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Capital ban on river structures floats houses down to Kandal

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Floating home owners remove their belongings along the rivers in Prek Pnov commune in Phnom Penh’s Prek Pnov district on Sunday. Hong Menea

Capital ban on river structures floats houses down to Kandal

Residents of boats, floating houses and huts along with owners of fish farms on the rivers in Phnom Penh have dismantled and relocate following the orders from the Phnom Penh Municipal Administration.

As of June 13, about two-thirds of them have voluntarily dismantled and relocated.

Nop Pha, deputy governor of Chbar Ampov district, confirmed to The Post that more than two-thirds of the 500 houses and fish farms have moved. Those remaining are gradually dismantling their structures as instructed.

“I do not know where they moved to. However, the location where they set their floating houses and fish farms was not legal and it affected the beauty and environment of the river in Phnom Penh, especially the water quality,” he said.

According to Pha, those who have not yet dismantled their homes or fish farming cages will have to leave in five days as ordered by the Phnom Penh municipal administration or they will face the enforcement of administrative measures wherein the authorities dismantle their property without any guarantees against property damage.

Chroy Changvar commune chief Mao Buntha told The Post that more than 50 per cent of the 170 boats and about two-thirds of the 58 floating houses, fish farms and 18 houses along the shore have been voluntarily dismantled or relocated.

“For floating houses with small-scale fish farming, we have set aside three days for them. We gave five days for medium-sized fish farms so that they can disassemble and relocate the fish to new places,” he said.

Oeur Siphon, chief of Prek Tasek commune in Chroy Changvar district, said only about 10 out of 40 floating houses that have fish farms still haven’t been demolished. The authorities have not taken administrative action yet, but advised them to voluntarily dismantle the structures themselves to avoid the iron glove of authority.

Prek Pnov district authorities confirmed to The Post that 60 percent of the over 300 fish farms there have now voluntarily dismantled their floating houses and farms.

On June 13, the Russey Keo, Daun Penh, Chamkarmon and Meanchey district administrations declined to provide data on the number of people living in boats, floating houses or fish farms and how many houses have been dismantled. They referred the reporter to the Phnom Penh municipal administration.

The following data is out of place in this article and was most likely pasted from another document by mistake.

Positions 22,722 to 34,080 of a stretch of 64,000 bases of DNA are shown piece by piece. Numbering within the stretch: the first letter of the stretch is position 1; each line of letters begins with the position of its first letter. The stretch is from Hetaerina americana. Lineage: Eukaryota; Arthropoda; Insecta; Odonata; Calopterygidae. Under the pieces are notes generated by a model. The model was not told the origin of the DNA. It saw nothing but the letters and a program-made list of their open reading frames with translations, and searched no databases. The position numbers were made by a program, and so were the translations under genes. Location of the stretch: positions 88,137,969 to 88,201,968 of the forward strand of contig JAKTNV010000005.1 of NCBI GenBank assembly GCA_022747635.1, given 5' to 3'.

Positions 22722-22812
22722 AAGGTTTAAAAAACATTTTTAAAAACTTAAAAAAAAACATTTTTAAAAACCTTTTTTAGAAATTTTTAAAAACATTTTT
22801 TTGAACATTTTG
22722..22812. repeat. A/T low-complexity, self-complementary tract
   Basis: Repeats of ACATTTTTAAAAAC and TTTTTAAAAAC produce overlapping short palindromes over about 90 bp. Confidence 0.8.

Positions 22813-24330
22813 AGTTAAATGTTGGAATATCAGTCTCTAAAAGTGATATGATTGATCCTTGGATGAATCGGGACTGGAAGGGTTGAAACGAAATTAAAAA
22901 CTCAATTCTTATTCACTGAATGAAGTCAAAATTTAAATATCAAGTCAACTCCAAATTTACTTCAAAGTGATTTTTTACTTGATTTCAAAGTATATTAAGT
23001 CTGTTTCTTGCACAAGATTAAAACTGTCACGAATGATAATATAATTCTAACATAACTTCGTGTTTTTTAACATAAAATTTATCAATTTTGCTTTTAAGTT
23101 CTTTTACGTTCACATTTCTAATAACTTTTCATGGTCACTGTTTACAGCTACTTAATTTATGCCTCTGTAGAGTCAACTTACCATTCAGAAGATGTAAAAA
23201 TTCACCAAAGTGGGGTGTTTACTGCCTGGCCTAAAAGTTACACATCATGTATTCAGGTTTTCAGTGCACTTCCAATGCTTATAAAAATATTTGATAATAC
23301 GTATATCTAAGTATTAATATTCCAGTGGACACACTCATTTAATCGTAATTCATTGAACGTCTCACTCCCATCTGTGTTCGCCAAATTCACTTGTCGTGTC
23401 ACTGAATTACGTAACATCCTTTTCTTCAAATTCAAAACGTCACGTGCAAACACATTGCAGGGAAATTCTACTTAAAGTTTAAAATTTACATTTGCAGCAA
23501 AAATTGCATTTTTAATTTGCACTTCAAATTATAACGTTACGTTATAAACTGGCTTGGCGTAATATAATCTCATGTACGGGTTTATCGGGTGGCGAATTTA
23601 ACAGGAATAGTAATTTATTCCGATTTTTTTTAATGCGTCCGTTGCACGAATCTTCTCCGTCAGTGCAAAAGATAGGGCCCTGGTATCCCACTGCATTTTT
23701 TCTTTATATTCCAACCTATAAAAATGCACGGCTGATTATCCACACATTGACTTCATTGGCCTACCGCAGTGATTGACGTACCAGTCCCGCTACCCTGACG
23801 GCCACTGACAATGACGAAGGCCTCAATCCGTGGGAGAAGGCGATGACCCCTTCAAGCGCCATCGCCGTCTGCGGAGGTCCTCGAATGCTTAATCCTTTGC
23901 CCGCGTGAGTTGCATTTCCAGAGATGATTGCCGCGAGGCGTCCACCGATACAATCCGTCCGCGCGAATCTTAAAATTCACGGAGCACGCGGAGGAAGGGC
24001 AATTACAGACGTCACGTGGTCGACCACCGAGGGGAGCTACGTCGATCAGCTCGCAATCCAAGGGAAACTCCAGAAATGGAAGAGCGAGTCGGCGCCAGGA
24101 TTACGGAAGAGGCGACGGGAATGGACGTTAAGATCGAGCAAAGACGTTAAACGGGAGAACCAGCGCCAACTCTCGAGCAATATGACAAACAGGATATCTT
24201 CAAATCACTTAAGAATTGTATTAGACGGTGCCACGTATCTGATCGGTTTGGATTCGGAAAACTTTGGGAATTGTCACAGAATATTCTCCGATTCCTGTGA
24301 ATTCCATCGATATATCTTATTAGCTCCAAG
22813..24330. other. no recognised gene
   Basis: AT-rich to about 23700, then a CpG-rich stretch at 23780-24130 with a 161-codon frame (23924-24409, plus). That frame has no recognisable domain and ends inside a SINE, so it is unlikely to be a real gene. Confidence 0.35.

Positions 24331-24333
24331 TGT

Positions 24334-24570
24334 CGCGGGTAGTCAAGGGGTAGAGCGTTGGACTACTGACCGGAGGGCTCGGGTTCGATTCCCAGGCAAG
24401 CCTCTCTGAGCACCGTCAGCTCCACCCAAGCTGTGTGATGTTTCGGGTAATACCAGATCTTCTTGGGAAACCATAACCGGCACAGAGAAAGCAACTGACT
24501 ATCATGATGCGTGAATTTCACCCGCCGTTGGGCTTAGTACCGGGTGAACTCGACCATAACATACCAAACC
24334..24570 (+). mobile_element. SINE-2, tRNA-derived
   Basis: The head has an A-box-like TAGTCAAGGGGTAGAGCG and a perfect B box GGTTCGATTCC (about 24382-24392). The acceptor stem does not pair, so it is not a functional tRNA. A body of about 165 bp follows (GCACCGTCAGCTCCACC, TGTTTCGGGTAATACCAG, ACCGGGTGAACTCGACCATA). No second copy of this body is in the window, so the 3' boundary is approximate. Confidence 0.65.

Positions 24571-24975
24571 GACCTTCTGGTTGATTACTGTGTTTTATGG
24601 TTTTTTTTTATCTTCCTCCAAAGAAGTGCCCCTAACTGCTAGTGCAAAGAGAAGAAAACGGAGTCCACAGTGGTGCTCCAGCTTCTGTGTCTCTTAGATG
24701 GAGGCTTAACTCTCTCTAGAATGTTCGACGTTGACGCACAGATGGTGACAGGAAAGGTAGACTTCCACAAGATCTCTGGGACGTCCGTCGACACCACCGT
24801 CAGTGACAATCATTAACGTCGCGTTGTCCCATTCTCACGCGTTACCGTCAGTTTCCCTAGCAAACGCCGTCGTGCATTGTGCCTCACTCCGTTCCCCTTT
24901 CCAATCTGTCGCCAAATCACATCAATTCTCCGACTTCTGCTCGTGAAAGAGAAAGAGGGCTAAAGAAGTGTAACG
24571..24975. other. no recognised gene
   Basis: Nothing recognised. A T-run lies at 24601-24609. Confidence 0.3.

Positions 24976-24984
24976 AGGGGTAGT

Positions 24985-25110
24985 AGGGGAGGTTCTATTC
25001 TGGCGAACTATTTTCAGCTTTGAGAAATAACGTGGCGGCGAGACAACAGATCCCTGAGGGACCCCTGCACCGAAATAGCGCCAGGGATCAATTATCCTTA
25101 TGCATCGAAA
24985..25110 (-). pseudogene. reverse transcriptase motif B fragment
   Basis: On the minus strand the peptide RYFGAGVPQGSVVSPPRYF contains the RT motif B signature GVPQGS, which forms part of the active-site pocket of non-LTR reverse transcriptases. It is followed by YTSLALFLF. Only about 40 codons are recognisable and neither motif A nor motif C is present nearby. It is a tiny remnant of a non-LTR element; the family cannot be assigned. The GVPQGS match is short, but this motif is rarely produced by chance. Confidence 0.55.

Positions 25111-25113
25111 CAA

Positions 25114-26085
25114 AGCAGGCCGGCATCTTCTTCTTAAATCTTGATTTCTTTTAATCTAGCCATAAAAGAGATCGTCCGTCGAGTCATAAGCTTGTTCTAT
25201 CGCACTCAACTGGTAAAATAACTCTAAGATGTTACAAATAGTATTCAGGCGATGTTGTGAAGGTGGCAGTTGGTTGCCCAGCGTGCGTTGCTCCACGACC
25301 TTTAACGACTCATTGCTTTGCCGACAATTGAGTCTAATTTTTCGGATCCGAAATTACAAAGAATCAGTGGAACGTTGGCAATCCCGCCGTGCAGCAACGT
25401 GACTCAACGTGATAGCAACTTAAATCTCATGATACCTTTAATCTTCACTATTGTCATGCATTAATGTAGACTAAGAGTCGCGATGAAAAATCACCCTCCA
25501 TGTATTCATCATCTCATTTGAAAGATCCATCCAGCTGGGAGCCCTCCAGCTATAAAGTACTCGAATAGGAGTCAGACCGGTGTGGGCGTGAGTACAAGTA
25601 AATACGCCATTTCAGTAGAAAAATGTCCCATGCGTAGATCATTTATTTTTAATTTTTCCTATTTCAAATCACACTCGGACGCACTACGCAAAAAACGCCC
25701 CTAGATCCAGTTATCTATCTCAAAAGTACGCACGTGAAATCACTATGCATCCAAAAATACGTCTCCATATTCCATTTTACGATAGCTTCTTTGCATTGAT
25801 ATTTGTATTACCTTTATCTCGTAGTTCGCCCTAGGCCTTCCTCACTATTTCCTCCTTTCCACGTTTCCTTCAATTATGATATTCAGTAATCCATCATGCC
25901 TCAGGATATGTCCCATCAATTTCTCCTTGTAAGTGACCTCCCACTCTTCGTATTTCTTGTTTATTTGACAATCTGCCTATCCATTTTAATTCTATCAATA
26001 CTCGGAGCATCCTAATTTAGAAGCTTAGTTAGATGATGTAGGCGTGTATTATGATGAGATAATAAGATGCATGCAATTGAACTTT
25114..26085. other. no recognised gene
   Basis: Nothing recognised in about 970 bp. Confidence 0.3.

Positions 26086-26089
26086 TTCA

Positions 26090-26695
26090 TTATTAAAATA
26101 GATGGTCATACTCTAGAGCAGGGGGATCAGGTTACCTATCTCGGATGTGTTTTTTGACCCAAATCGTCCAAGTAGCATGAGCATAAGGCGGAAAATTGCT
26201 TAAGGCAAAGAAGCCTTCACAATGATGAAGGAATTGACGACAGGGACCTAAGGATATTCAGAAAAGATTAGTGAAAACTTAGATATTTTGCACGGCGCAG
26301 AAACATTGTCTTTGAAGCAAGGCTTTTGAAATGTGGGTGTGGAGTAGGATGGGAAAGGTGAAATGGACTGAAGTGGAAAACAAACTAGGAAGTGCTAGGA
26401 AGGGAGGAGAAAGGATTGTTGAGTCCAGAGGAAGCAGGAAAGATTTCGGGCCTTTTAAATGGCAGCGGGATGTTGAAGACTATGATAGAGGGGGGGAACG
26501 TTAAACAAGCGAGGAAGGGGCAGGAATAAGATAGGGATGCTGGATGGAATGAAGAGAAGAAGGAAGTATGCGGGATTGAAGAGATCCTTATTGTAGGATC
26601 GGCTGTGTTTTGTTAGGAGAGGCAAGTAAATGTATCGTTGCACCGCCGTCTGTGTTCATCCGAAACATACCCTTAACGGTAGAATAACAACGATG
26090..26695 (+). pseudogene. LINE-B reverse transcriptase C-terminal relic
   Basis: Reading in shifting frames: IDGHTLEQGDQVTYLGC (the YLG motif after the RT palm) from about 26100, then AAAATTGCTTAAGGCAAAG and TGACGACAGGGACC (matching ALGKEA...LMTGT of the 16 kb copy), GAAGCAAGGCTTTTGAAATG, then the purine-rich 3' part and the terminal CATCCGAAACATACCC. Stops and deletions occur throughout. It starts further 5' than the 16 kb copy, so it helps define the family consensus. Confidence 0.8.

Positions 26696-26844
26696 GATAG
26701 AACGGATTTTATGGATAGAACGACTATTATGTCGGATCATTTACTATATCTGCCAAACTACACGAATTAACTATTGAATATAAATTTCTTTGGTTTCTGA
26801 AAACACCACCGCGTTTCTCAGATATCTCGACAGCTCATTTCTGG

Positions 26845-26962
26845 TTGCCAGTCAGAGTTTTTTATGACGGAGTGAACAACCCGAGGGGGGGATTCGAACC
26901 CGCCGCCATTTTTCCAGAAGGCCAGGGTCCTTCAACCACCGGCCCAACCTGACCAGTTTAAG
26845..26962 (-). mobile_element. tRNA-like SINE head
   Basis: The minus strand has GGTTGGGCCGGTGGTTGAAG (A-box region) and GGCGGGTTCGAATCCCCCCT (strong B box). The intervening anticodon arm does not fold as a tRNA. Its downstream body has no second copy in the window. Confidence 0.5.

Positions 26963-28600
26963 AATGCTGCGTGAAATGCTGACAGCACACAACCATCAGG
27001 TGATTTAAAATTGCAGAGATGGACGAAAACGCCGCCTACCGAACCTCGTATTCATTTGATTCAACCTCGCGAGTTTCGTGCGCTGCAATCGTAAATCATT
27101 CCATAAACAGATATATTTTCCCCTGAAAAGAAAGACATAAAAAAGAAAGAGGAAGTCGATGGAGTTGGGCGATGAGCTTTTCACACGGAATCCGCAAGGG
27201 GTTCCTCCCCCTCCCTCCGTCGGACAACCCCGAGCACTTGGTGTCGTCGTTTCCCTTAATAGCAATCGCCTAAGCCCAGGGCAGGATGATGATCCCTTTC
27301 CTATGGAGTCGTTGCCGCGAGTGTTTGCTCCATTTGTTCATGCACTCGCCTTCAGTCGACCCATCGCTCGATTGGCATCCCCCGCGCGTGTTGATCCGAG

Phnom Penh governor Khuong Sreng and municipal hall spokespersons Meth Meas Pheakdey could not be reached for comment on June 13.

On June 2, the Phnom Penh Municipal Administration issued a notification requiring the immediate dismantling or removal of fish farms, floating houses, small boathouses and unregulated structures along the river in Phnom Penh.

Sreng said these constructs affect the order of the waterways, ecosystems and shallow waterways, especially the use of fish feed and the fish using the river as a toilet which caused severe damage to biodiversity in the water, damaged the water quality, polluted the environment and affected the beauty of Phnom Penh. He gave just seven days for all of them to move out or face legal action.

Phnom Penh municipal deputy governor and development planning management specialist Eang Onny told The Post that this was the right time for the Phnom Penh administration to take action to free the river from fish farms, floating houses, small boats and untidy structures on the river.

He said that if this activity is allowed to continue on the river, the problem will spread like “cancer”.

“In implementing this plan, we need to strictly apply all aspects of the law in collaboration with all stakeholders and clearly identify the citizens who live on boats, floating houses, fish farms and irregular structures on the river and reduce the impact as much as we can,” he said.

According to Onny, most of the people living on boats, floating houses, fish farms and unregulated structures along the river in Phnom Penh are Vietnamese.

As the deadline fell on June 12, some floating houses have been seen in Kien Svay and Lvea Em districts of Kandal province.

Kandal provincial governor Kong Sophoan led the provincial unity command to inspect the river and immediately prevent them from settling there.

Sophoan confirmed that “there are some floating houses and some irregular constructions that just floated into Kandal province in Kien Svay and Lvea Em districts, which moved over from Phnom Penh.”

According to the provincial governor, as of this morning, the number of floating structures was small and the provincial authorities are watching the situation and forcing the structures to move along or move from the water to more appropriate locations.


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